Barnet Football Club /ˈbɑːrnɪt/ is an English professional football club based in Edgware, north-west London. The club currently participates in League Two, the tier of English football. The club was founded in Chipping Barnet, then part of Hertfordshire and they played their home matches at Underhill Stadium from 1907 until 2013, when they moved to the new Hive Stadium in Edgware. Barnet were first promoted to the Football League in 1991, after winning the 1990–91 Football Conference under manager Barry Fry, in 1993 they reached the Football League Second Division, then the third tier of English football, but were relegated after one season. They were relegated back to the Conference in 2001, but returned to the Football League four years later winning the 2004–05 Conference National. They then spent the eight seasons in League Two before being relegated to the Conference once again in 2013. In 2015, they returned to the Football League once more, the club also competes in the Middlesex Senior Cup. Before moving to the Hive, they competed in the Herts Senior Cup, for a complete list of seasons, see List of Barnet F. C. seasons Barnet FC were formed in 1888, having formerly been known as New Barnet FC and Woodville FC. The clubs origins are from ex-scholars of Cowley College and Lyonsdown Collegiate School and they were known as The Hillmen and played in New Barnet before moving to Ravenscroft Park in Queens Road in 1889. Initially they played friendly games before becoming members of the North London League in 1892–93. They went on to have success in the North Middlesex League Division II, Division I, promoted to the London League Division II, Barnet became champions in 1897–98 and spent the following seasons in London League Division I before ceasing to exist in the 1901–02 season. Two local clubs, Barnet Avenue FC and Alston Works AFC continued to attract support, Avenue played their home games initially at Hadley Green before moving to Queens Road. Alston Works AFC, later Barnet Alston FC, were formed in 1901, formed from workers at Alston Works, a dental manufacturers, they were known as The Dentals. Their club strip of amber and black is the basis of the current Barnet team strip, in 1907 they moved to the clubs current ground at Underhill, Barnet Lane. Their first match was a 1–0 win over Crystal Palace on 14 September 1907, after merging with the Avenue team in 1912 they spearheaded the new Athenian League as Barnet and Alston FC. After the First World War in 1919 they became the third instance of Barnet FC, for over 50 years Barnet FC competed in the Athenian League. Inaugural members in 1912–13 they were league champions no fewer than seven times between 1919–65 before turning professional in 1965, during the 1920s Barnet consolidated their amateur status in the Athenian League under team secretary Tom Goss. The 1930–31 season saw Barnet gain their first Athenian League Championship to be repeated again the following season, in the two seasons after World War II, Barnet won the FA Amateur Cup, the Athenian League Championship twice, and the London Senior Cup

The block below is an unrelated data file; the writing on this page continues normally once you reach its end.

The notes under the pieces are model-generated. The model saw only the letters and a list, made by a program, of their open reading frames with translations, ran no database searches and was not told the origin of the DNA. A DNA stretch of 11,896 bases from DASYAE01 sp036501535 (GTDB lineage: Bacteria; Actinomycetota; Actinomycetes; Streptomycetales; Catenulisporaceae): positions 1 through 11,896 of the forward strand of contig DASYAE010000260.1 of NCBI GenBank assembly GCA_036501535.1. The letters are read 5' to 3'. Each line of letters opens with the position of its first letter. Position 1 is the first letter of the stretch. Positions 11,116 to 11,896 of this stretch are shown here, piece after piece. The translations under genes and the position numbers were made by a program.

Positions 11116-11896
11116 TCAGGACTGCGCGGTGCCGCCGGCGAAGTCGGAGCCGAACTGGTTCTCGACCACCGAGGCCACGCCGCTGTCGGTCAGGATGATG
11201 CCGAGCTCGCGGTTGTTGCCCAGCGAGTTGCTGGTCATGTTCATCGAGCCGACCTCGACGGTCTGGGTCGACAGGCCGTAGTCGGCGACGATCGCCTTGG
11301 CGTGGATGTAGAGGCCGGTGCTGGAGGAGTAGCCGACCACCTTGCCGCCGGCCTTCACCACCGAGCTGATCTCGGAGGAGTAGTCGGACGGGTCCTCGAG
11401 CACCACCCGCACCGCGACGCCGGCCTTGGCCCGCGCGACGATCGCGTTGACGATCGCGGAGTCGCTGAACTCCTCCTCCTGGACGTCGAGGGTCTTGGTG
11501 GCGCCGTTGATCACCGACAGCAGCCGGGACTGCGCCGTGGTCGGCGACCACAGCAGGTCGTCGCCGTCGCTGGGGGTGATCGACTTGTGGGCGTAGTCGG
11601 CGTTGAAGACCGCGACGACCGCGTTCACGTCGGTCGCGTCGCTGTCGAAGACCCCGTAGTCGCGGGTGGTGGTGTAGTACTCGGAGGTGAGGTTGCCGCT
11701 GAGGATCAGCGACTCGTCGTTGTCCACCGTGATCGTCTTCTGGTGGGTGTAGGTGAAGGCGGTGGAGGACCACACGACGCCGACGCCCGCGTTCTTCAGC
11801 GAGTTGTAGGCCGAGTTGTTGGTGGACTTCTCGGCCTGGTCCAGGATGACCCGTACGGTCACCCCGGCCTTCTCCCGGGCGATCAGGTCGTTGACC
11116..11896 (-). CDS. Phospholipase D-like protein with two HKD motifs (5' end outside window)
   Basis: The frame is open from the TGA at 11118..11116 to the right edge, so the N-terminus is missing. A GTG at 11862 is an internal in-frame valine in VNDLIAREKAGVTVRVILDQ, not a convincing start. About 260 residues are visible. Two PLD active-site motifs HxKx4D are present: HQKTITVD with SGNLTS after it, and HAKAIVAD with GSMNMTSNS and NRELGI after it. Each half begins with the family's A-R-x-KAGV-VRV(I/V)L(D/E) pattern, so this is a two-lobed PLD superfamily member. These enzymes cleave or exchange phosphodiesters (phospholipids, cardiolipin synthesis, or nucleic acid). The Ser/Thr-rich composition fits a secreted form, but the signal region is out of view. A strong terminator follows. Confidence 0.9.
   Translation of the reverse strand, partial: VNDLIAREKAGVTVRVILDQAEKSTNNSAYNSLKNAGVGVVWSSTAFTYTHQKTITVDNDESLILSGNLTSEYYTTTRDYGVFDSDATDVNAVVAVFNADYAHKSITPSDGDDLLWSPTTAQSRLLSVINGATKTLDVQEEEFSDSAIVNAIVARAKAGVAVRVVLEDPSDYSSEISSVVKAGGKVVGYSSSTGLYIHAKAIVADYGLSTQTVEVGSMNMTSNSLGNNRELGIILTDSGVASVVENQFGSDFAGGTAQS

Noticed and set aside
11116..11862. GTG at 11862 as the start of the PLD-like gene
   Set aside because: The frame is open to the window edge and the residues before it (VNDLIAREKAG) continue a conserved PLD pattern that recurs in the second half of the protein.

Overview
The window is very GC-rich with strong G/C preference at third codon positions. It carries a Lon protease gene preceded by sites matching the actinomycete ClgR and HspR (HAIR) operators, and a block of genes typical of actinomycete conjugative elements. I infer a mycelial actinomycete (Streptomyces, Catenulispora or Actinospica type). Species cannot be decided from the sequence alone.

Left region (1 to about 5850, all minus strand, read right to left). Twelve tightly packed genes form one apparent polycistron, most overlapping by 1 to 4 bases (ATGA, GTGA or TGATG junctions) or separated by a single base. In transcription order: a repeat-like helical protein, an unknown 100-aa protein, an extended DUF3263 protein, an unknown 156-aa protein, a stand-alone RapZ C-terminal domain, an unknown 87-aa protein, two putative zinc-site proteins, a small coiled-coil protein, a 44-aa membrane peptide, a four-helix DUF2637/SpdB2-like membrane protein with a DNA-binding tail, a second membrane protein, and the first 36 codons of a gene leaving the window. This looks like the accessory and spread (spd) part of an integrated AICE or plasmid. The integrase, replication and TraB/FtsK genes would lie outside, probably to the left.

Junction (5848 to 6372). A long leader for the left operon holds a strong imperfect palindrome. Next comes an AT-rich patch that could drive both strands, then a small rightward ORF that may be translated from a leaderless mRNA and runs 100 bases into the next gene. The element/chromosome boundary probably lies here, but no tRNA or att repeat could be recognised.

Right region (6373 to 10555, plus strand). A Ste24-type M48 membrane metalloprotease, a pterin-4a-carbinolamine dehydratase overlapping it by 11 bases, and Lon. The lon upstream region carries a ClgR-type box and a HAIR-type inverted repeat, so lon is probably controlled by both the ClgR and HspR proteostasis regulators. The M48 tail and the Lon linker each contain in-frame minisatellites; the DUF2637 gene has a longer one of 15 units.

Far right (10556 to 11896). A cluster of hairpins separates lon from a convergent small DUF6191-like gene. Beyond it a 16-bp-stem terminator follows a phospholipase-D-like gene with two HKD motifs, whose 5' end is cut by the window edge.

Civil Service F.C.